The President of Belarus, Alexander Lukashenko, on Monday claimed his victory in the elections held on Sunday, in which he won a sixth term, while defending the action of the Police in the repression of opposition protests, warning of that “there will be no Maidan”, alluding to the demonstrations that overthrew the Government of Viktor Yanukovich in Ukraine.
“There will be no Maidan, no matter how much some want it. Therefore, they need to calm down,” Lukashenko said in statements to the press about the protests that broke out on Sunday night when the exit polls advanced their reelection, which led to severe disturbances. According to the NGO Viasna, there is at least one dead, dozens injured and more than 200 detainees, while the Interior Ministry denies that there are fatalities and sets the balance at about 50 injured and 3,000 arrested.
Lukashenko has maintained that the mobilizations on the election night were not spontaneous. “Of course, it is not what the organizers wanted. They wanted to start a fire in the center of Minsk and spread it through Minsk, but they were not successful,” he said, according to the official Belarusian news agency, BelTA.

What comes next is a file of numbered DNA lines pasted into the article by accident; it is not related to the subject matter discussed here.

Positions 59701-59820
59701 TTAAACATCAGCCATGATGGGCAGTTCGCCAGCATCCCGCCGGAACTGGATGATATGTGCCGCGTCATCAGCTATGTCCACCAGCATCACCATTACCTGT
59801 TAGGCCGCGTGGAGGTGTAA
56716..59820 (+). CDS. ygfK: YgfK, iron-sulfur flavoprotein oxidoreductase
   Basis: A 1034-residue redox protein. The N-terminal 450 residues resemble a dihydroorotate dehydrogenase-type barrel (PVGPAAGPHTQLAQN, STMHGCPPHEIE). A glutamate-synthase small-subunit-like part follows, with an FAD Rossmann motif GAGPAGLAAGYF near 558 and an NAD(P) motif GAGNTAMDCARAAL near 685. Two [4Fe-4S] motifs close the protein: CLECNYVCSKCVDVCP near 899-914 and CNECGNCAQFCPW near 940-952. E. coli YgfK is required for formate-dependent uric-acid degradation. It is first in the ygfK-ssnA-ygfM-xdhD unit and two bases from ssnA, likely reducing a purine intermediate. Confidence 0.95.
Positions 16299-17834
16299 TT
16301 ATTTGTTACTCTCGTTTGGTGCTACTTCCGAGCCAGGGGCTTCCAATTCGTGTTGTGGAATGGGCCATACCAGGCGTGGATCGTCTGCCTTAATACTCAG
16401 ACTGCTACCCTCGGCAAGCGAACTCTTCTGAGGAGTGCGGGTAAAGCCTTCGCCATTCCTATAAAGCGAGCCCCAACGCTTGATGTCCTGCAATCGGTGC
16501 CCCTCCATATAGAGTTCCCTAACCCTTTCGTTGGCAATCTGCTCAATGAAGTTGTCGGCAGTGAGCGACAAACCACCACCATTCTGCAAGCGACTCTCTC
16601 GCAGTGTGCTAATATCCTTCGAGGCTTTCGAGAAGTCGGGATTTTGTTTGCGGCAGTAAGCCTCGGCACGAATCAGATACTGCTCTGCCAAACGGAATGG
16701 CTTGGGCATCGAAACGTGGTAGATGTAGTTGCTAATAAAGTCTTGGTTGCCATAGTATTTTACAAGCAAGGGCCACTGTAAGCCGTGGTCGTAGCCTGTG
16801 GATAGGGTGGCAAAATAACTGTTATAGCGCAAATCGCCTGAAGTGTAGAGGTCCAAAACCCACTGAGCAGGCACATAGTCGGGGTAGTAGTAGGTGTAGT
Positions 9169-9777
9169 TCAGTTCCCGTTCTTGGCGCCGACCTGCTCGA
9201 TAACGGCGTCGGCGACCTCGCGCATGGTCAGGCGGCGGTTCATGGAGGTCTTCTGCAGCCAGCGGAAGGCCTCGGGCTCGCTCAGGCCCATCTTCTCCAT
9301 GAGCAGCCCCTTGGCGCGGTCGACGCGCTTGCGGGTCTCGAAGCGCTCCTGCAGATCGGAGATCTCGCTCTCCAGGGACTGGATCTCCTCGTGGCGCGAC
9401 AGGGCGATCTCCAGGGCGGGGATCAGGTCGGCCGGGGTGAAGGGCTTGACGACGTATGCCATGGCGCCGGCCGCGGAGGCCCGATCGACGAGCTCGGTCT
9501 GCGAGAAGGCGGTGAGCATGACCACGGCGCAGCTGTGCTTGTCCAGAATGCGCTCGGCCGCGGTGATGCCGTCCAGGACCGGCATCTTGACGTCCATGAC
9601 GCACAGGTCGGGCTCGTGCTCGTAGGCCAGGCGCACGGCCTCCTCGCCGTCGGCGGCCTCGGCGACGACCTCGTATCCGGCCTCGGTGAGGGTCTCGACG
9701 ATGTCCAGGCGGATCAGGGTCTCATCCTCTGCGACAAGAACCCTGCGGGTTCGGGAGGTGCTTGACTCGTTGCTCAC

The current president has also spoken of an alleged foreign interference, directly accusing the Czech Republic, Poland and the United Kingdom, as well as “a certain flow of people from Russia”, although in this case he has been “sure” that “it is not a state policy “.
Lukashenko has criticized the alleged “brains” of the altercations, saying they sent armed “children” to confront security forces. “Fortunately, the situation was not catastrophic, but it was very dangerous for the people who were pushed into the streets,” he reproached.
Thus, he has defended that the Police acted correctly. “Thanks, guys”, has come to say referring to the agents. In addition, it has reiterated that, if the disturbances are repeated, “the answer will be the appropriate one.” “We will not allow them to tear the country apart,” he declared.
FENCE TO THE OPPOSITION
According to the Electoral Commission, Lukashenko has won with 80.23 percent of the votes, compared to 9.9 percent for the main opposition candidate, Svetlana Tijanovskaya, while the rest of the candidates barely exceed one. percent.
These presidential elections have been marked by the offensive against the opposition. Tijanovskaya herself had to replace her husband, the popular opposition blogger Sergei Tijanovski, who was convicted in May of inciting violence.
Two of Lukashenko’s strongest rivals have been jailed in the run-up to the elections and a third potential candidate, former Belarusian ambassador to the United States, Valery Tsepkalo, fled to Russia after receiving a tip that he too would be arrested shortly.
Already on Saturday – on the eve of election day – Tijanovskaya’s campaign manager was arrested. The Belarusian authorities claimed it was a “mistake” and finally released her.